Minnesota: Tangled web of possible voter misconduct involving Somalis
Posted by Ann Corcoran on November 21, 2008
Charges continue to fly in the Twin Cities in the wake of charges and counter charges involving a Somali-dominated polling place. The opening lines of this article challenge the reader to try to figure out what the heck went on.
A mixture of first-time voters, translators, competing community leaders, political issues in Somalia, and clan-based allegiances in the Minnesota Somali community boiled over at the Brian Coyle Center on Election Day.
Omar Jamal, the Somali ‘community organizer’ who we have written about on several previous occasions seems to be at the center of the whole mess. Jamal had been ordered deported in 2005, so those of us reporting on Somali intrigues in the US are wondering how he escaped being shipped back to Somalia. Or, was it the same story as Obama’s Aunt Zeituni, he just didn’t go. Apparently nothing is being done about Jamal’s charges because he hasn’t filed an official complaint, just yakking it up. From The Bridge:
Omar Jamal accuses Jamal Hashi, the director of Somali Action Alliance*, of improper behavior in the polling place. Somali Action Alliance is an organization that is involved in civic engagement and social justice work, including voter registration. Hashi says that community leaders worked hard to educate Somalis as new immigrants on the election process.
The big question I have is, are these “new immigrants” citizens with the right to vote? Are they even legally in the US?
Critics of Omar Jamal point to the following information as the reason Jamal is complaining, and supports Coleman:
….Coleman met with Somali President Abdullahi Yusuf Ahmed at the beginning of the year, when he urged the president to work towards reconciliation with other Somali leaders. Coleman’s assertion that the transitional government is “credible” has irked those Somalis who feel that their government is run by warlords. Ahmed’s government has come under fire for its association with Ethiopia, whose presence in Somalia is seen by many as an infringement of Somali sovereignty.
Clan allegiances continue to be important for Somalis in Minnesota. These allegiances may play a part in fear of political retaliation, which was cited by five local Somali community leaders as a reaon for refusing to talk on the record about the controversy at Brian Coyle Center.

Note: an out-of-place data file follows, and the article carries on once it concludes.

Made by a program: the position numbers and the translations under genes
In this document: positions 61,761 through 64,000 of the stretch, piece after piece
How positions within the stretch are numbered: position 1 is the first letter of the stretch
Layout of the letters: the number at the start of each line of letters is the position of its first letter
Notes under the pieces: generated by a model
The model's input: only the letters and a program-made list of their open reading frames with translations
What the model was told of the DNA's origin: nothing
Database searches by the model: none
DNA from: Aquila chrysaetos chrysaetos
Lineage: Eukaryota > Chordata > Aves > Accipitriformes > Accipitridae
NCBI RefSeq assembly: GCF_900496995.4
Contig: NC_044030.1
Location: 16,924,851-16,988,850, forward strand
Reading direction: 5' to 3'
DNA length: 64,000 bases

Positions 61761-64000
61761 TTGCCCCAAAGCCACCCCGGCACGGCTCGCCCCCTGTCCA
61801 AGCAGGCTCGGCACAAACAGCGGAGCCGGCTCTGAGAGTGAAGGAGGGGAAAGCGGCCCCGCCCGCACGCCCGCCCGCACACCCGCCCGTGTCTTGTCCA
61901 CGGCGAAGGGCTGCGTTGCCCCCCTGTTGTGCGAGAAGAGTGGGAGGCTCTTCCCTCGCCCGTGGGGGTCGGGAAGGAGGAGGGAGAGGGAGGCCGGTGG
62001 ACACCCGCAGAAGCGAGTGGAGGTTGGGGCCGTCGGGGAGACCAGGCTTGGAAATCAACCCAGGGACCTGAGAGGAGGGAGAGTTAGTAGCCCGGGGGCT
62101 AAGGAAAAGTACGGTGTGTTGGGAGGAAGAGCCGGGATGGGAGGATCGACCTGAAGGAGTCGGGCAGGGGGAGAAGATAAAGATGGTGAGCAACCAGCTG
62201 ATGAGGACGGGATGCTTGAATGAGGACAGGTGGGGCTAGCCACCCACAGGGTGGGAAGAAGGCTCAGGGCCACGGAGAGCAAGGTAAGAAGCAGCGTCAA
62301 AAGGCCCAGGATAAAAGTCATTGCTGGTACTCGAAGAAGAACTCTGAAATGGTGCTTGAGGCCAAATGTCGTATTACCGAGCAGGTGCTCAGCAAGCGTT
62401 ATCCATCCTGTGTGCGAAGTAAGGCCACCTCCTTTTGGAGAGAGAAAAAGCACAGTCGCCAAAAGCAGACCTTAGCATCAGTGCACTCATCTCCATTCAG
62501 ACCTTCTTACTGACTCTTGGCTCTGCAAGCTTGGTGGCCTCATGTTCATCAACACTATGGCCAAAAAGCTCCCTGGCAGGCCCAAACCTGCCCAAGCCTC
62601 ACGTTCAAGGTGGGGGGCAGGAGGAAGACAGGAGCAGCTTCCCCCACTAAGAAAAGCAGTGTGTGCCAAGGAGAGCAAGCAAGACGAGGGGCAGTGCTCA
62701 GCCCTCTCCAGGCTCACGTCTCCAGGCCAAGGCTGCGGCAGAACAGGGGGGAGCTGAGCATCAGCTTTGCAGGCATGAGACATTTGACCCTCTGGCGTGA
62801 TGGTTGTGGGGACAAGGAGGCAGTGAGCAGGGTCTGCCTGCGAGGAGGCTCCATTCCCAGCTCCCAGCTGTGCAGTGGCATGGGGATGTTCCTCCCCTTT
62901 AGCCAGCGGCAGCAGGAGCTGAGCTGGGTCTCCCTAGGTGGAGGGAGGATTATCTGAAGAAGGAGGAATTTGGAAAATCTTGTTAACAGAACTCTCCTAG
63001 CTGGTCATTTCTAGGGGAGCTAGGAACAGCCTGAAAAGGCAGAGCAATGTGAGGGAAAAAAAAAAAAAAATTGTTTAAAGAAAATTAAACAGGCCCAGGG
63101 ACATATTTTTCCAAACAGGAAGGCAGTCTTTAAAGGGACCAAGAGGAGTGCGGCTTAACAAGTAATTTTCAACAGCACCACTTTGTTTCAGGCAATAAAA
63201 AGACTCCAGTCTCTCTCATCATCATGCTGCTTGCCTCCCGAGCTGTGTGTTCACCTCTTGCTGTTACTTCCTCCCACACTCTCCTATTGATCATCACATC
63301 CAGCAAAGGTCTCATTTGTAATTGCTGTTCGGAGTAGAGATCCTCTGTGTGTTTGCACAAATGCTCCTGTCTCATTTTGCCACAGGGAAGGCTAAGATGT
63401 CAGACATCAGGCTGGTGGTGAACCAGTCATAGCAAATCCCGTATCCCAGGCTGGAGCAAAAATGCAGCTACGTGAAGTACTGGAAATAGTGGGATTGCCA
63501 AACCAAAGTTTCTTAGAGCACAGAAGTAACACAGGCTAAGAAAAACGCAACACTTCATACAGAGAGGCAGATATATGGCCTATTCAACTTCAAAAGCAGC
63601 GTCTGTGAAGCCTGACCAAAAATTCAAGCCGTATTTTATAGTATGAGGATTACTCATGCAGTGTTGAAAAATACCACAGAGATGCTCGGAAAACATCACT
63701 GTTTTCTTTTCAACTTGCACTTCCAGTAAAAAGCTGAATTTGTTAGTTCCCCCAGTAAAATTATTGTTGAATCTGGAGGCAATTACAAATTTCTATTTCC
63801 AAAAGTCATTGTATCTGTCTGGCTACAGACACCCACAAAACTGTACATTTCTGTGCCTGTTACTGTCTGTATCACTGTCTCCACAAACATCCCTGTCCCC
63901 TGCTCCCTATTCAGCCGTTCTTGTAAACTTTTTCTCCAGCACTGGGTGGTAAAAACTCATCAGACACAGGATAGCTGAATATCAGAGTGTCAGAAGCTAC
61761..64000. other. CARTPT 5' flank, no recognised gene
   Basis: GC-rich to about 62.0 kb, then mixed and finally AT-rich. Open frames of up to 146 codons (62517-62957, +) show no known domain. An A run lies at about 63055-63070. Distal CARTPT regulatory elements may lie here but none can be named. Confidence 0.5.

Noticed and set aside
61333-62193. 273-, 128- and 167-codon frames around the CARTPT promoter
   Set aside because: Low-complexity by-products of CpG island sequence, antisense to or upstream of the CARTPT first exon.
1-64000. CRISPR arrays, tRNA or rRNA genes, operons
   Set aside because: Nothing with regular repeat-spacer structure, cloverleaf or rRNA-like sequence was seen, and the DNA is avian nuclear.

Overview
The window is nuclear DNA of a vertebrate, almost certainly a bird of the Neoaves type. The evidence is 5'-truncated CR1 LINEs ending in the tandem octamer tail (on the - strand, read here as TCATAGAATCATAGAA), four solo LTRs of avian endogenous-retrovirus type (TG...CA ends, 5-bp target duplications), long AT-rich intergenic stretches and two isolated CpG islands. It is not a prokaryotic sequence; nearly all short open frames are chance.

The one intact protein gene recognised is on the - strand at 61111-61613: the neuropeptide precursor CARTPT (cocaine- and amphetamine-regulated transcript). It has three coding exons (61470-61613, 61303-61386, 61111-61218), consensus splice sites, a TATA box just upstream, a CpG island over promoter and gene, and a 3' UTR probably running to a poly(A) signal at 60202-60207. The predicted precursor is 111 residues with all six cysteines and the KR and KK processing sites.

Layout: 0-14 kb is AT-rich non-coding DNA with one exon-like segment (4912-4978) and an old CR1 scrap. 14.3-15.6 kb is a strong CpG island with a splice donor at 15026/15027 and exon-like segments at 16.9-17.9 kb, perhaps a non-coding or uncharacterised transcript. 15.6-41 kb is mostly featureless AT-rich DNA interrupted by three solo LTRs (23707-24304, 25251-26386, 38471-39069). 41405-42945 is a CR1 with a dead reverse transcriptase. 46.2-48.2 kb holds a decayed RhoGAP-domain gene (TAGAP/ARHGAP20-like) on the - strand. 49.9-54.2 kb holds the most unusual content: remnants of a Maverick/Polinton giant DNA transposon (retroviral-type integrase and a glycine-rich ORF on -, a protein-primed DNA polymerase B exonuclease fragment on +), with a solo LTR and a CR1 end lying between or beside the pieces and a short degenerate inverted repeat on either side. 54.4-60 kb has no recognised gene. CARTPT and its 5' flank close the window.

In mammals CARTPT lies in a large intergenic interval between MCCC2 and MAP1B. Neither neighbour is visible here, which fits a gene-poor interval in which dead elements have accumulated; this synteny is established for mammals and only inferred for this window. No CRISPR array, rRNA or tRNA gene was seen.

Some in the Somali community say that it is hard to believe Jamal is getting as much airtime as he is, as they do not find him a credible source on issues going on in their community. Some feel that Jamal, who is related to President Ahmed, supports Coleman for this reason.
Jamal is related to Somali President Ahmed? Is that why he hasn’t been deported? Did Jamal himself vote?
To confuse you even further, go to this report on Congressman Keith Ellison (first Muslim in US Congress) lobbying for Al Franken.
Go back and read the whole story from The Bridge and see what a mess this is. And, sorry I haven’t helped much to sort it out and have maybe even complicated it further!
The final vote count for the Somali-dominated ward was:
The final vote totals from Ward 2, Precinct 10, reported by the Secretary of State’s office, was 938 for Barack Obama and 122 for John McCain, 854 for Al Franken and 161 for Norm Coleman. [Ward and precinct number corrected, 11/19/08]
Just think, the US Senate, our whole US government (!), could hinge on Somali clans and the politics of that hell hole in the Horn of Africa.
*Somali Action Alliance was granted 501(c)4 status in 2006. The IRS 501c(4) status allows the organization to be involved in political activity and donations are generally not deductible. In its 2006 Form 990 the Somali Action Alliance received $235,765 in grants and gifts. It is not clear how much this Catholic social justice organization (here) contributed. The Form 990 was signed by Hashi Abdi. Who knows if that is the same person mentioned above, Jamal Hashi?
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